* $CFGS1/g/GROMACS/GROMACS-2021-cpeGNU-21.08-PLUMED-2.7.2-CPU.eb
* $CFGS1/g/GROMACS/GROMACS-2021.4-cpeAOCC-21.12-PLUMED-2.7.4-CPU.eb
* $CFGS1/g/GROMACS/GROMACS-2021.4-cpeCray-21.12-PLUMED-2.7.4-CPU.eb
* $CFGS1/g/GROMACS/GROMACS-2021.4-cpeGNU-21.12-PLUMED-2.7.4-CPU.eb
* $CFGS1/p/PLUMED/PLUMED-2.7.2-cpeAMD-21.08.eb
* $CFGS1/p/PLUMED/PLUMED-2.7.2-cpeCray-21.08.eb
* $CFGS1/p/PLUMED/PLUMED-2.7.2-cpeGNU-21.08.eb
* $CFGS1/p/PLUMED/PLUMED-2.7.2-cpeGNU-21.12.eb
* $CFGS1/p/PLUMED/PLUMED-2.7.4-cpeAOCC-21.12.eb
* $CFGS1/p/PLUMED/PLUMED-2.7.4-cpeCray-21.12.eb
* $CFGS1/p/PLUMED/PLUMED-2.7.4-cpeGNU-21.12.eb

We do get more output than we were hoping for as it also shows the GROMACS versions using PLUMED. One way around this is to use regular expressions:

$ eb -S ^PLUMED-2.7
* $CFGS1/PLUMED-2.7.2-cpeAMD-21.08.eb
* $CFGS1/PLUMED-2.7.2-cpeCray-21.08.eb
* $CFGS1/PLUMED-2.7.2-cpeGNU-21.08.eb
* $CFGS1/PLUMED-2.7.2-cpeGNU-21.12.eb
* $CFGS1/PLUMED-2.7.4-cpeAOCC-21.12.eb
* $CFGS1/PLUMED-2.7.4-cpeCray-21.12.eb
* $CFGS1/PLUMED-2.7.4-cpeGNU-21.12.eb

It is also possible to check for all 2.7 variants for the cpeGNU toolchain but this requires a bit more care in composing the regular expression to ensure that the shell does not try to expand the expression:

eb -S '^PLUMED-2.7.*-cpeGNU'
* $CFGS1/PLUMED-2.7.2-cpeGNU-21.08.eb
* $CFGS1/PLUMED-2.7.2-cpeGNU-21.12.eb
* $CFGS1/PLUMED-2.7.4-cpeGNU-21.12.eb

Exercise U.2 - Checking dependencies

Check which dependencies are missing to install GROMACS 2021.4 with the cpeGNU toolchain and with the PLUMED plugin in the most recent version available in the LUMI recipes.

(click to show solution)

First, we need to determine the name of the easyconfig file for the required version of GROMACS. Easyconfigs would start with GROMACS-2021.4-cpeGNU so let's simply search for that:

$ eb -S GROMACS-2021.4-cpeGNU
* $CFGS1/GROMACS-2021.4-cpeGNU-21.12-PLUMED-2.7.4-CPU.eb
* $CFGS1/GROMACS-2021.4-cpeGNU-21.12-PLUMED-2.8.0-CPU.eb

We want the one for the most recent PLUMED toolchian, hence the second one.

To determine which dependencies are missing to install this GROMACS easyconfig file, we can use --missing:

$ eb GROMACS-2021.4-cpeGNU-21.12-PLUMED-2.8.0-CPU.eb --missing

2 out of 15 required modules missing:

* PLUMED/2.8.0-cpeGNU-21.12 (PLUMED-2.8.0-cpeGNU-21.12.eb)
* GROMACS/2021.4-cpeGNU-21.12-PLUMED-2.8.0-CPU (GROMACS-2021.4-cpeGNU-21.12-PLUMED-2.8.0-CPU.eb)
(some nonessential output removed).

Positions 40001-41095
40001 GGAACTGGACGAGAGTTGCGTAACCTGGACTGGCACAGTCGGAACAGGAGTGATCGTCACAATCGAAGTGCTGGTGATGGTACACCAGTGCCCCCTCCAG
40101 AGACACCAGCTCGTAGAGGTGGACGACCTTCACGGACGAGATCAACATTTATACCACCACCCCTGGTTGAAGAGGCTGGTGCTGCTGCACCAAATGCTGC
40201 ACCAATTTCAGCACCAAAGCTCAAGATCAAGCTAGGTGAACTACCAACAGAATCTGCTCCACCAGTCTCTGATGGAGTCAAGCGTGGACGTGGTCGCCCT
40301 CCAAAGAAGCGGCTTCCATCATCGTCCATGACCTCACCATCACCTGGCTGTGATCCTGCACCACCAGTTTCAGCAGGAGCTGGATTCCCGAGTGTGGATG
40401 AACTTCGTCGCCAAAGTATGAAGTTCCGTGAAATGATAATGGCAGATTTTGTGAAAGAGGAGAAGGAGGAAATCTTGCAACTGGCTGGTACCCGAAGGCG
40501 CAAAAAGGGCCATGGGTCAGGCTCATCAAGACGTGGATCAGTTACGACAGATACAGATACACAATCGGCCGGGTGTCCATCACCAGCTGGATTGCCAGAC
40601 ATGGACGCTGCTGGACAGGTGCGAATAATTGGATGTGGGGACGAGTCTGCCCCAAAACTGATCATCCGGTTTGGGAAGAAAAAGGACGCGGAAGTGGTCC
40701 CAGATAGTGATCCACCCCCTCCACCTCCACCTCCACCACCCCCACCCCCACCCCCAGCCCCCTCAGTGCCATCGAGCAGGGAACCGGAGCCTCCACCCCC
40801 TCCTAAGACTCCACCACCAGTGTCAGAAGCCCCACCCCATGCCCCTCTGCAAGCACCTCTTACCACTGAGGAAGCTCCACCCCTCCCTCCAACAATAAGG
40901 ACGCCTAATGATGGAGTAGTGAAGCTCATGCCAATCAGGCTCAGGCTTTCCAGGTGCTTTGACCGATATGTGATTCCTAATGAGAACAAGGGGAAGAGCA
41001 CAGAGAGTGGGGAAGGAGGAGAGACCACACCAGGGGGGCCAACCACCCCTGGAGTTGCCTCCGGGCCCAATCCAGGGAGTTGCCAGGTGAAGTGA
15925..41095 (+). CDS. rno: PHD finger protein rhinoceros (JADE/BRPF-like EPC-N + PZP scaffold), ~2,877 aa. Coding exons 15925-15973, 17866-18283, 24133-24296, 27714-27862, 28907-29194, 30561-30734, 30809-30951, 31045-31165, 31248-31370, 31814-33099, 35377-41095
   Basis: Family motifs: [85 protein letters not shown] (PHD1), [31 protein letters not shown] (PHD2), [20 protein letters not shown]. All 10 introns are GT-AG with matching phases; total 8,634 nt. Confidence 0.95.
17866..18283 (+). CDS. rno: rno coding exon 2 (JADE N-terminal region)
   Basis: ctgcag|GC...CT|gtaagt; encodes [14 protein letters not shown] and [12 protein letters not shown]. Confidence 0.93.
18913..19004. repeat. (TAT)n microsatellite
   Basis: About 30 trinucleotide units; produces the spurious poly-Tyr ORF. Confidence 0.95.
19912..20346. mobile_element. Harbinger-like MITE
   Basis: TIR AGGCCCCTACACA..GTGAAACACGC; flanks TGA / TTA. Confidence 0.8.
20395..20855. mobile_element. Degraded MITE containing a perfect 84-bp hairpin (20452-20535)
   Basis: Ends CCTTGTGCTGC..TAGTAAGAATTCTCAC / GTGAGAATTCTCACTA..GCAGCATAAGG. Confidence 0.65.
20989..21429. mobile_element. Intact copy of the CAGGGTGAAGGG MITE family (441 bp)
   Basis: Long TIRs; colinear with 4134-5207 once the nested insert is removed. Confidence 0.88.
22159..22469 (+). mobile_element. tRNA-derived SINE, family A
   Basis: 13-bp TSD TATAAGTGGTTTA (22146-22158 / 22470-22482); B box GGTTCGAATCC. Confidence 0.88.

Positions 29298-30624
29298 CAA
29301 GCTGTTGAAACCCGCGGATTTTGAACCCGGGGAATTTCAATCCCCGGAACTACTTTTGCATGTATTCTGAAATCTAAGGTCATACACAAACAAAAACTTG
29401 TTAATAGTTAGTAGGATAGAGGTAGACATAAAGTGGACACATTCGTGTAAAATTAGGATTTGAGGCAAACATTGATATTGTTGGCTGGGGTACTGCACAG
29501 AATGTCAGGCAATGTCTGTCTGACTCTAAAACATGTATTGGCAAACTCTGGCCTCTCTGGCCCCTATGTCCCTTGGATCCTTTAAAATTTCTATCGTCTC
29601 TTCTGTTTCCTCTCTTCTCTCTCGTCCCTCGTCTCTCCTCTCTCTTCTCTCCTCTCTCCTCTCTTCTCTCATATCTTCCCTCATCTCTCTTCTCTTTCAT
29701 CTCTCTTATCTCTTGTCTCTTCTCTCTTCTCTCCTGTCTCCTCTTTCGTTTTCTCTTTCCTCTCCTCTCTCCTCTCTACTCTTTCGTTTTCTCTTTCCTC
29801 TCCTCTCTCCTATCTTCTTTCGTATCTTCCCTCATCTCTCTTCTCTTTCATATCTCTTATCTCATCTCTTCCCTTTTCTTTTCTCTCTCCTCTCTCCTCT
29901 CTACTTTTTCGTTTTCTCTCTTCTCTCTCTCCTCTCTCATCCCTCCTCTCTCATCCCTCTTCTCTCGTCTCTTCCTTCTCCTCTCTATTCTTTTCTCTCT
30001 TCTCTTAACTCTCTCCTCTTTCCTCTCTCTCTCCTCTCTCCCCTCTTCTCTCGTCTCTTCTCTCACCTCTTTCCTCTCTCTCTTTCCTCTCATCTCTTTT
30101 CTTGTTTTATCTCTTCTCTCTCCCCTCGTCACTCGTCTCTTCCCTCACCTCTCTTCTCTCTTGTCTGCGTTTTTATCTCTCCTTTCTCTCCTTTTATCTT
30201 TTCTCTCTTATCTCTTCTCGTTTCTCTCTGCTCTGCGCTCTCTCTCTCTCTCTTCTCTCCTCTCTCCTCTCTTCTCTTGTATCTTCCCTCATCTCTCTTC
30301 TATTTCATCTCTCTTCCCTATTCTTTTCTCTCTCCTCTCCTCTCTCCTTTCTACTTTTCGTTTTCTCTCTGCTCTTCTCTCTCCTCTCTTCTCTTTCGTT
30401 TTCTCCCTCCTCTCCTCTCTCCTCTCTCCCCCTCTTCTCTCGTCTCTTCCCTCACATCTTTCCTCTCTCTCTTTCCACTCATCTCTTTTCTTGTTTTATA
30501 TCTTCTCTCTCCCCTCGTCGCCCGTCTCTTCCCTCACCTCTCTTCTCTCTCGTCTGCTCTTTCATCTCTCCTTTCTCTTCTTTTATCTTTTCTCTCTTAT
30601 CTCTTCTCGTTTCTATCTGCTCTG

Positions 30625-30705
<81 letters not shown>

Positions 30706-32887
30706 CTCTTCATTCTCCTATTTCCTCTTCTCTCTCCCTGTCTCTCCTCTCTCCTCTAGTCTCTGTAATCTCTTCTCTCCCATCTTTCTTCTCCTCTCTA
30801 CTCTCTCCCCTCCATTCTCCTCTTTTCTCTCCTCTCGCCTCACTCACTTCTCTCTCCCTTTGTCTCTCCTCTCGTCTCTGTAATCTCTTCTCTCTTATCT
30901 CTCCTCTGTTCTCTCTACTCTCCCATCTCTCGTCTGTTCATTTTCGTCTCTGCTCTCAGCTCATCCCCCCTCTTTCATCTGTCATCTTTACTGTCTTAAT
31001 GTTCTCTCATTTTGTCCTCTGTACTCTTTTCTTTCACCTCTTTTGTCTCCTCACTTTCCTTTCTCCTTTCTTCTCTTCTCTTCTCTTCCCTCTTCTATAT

Exercise U.3 - Performing a dry run

Figure out which command EasyBuild would use to compile the software provided by the SAMtools-1.14-cpeGNU-21.12.eb easyconfig file, without actually installing SAMtools.

Also, which binaries will EasyBuild check for to sanity check the installation?

(click to show solution)

To inspect the installation procedure, we can use SAMtools-1.14-cpeGNU-21.12.eb.

The output for the build step shows the actual compilation command that would be performed (make ...):

[build_step method]
  running command "make  -j 256  CC="cc"  CXX="CC"  CFLAGS="-O2 -ftree-vectorize -fno-math-errno -fPIC"  CXXFLAGS="-O2 -ftree-vectorize -fno-math-errno -fPIC""
  (in /XXXX/build/SAMtools/1.14/cpeGNU-21.12/SAMtools-1.14)    

(And if you also add --trace the output will even be a bit more detailed).

The output for the sanity check step shows which binaries are expected to be installed:

[sanity_check_step method]
Sanity check paths - file ['files']
  * bin/ace2sam
  * bin/
  * bin/
  * bin/
  * bin/
  * bin/maq2sam-long
  * bin/maq2sam-short
  * bin/md5fa
  * bin/md5sum-lite
  * bin/
  * bin/plot-bamstats
  * bin/
  * bin/r2plot.lua
  * bin/
  * bin/samtools
  * bin/
  * bin/
  * bin/
  * bin/vcfutils.lua
  * bin/wgsim
  * bin/
  * bin/
  * include/bam/bam.h
  * include/bam/bam2bcf.h
  * include/bam/sample.h

Exercise U.4 - Installing software

Install version 2.0.5 of CDO using the cpeGNU toolchain (21.12 version) including all missing dependencies.

Enable trace output so you can see which parts of the installation take a while.

(click to show solution)

First, determine the easyconfig file we can use for this:

$ eb -S '^CDO.*cpeGNU-21.12'
 * $CFGS1/CDO-2.0.5-cpeGNU-21.12.eb

Check which dependencies are missing to install this CDO easyconfig:

$ eb CDO-2.0.5-cpeGNU-21.12.eb

4 out of 32 required modules missing:

 * json-c/0.16-cpeGNU-21.12 (json-c-0.16-cpeGNU-21.12.eb)
 * ecCodes/2.25.0-cpeGNU-21.12 (ecCodes-2.25.0-cpeGNU-21.12.eb)
 * CMOR/3.6.1-cpeGNU-21.12 (CMOR-3.6.1-cpeGNU-21.12.eb)
 * CDO/2.0.5-cpeGNU-21.12 (CDO-2.0.5-cpeGNU-21.12.eb)

Install CDO by specifying the easyconfig file and enabling dependency resolution via --robot, Also make sure that trace mode is enabled by defining the $EASYBUILD_TRACE environment variable.

$ eb CDO-2.0.5-cpeGNU-21.12.eb --robot
== building and installing ecCodes/2.25.0-cpeGNU-21.12...
== building and installing json-c/0.16-cpeGNU-21.12...
== building and installing CMOR/3.6.1-cpeGNU-21.12...
== building and installing CDO/2.0.5-cpeGNU-21.12...
== configuring...
  >> running command:
  >> command completed: exit 0, ran in 00h01m52s
== ... (took 1 min 52 secs)
== building...
  >> running command:
        [started at: 2022-05-09 20:07:44]
        [working dir: /run/user/10012026/easybuild/build/CDO/2.0.5/cpeGNU-21.12/cdo-2.0.5]
        [output logged in /run/user/10012026/easybuild/tmp/eb-0ihsqw7j/easybuild-run_cmd-pnuot3pi.log]
        make  -j 256
  >> command completed: exit 0, ran in 00h00m57s
== COMPLETED: Installation ended successfully (took 3 mins 14 secs)
== Build succeeded for 4 out of 4

The trace output shows that most time is spent in the configure phase (and this is also the case for some of the dependencies).

If you've made it through the hands-on exercises, congratulations!

If not, don't worry too much about it. We covered a lot of ground here, and it's a lot to take in at once, take your time...

[next: Troubleshooting]

Last update: May 9, 2022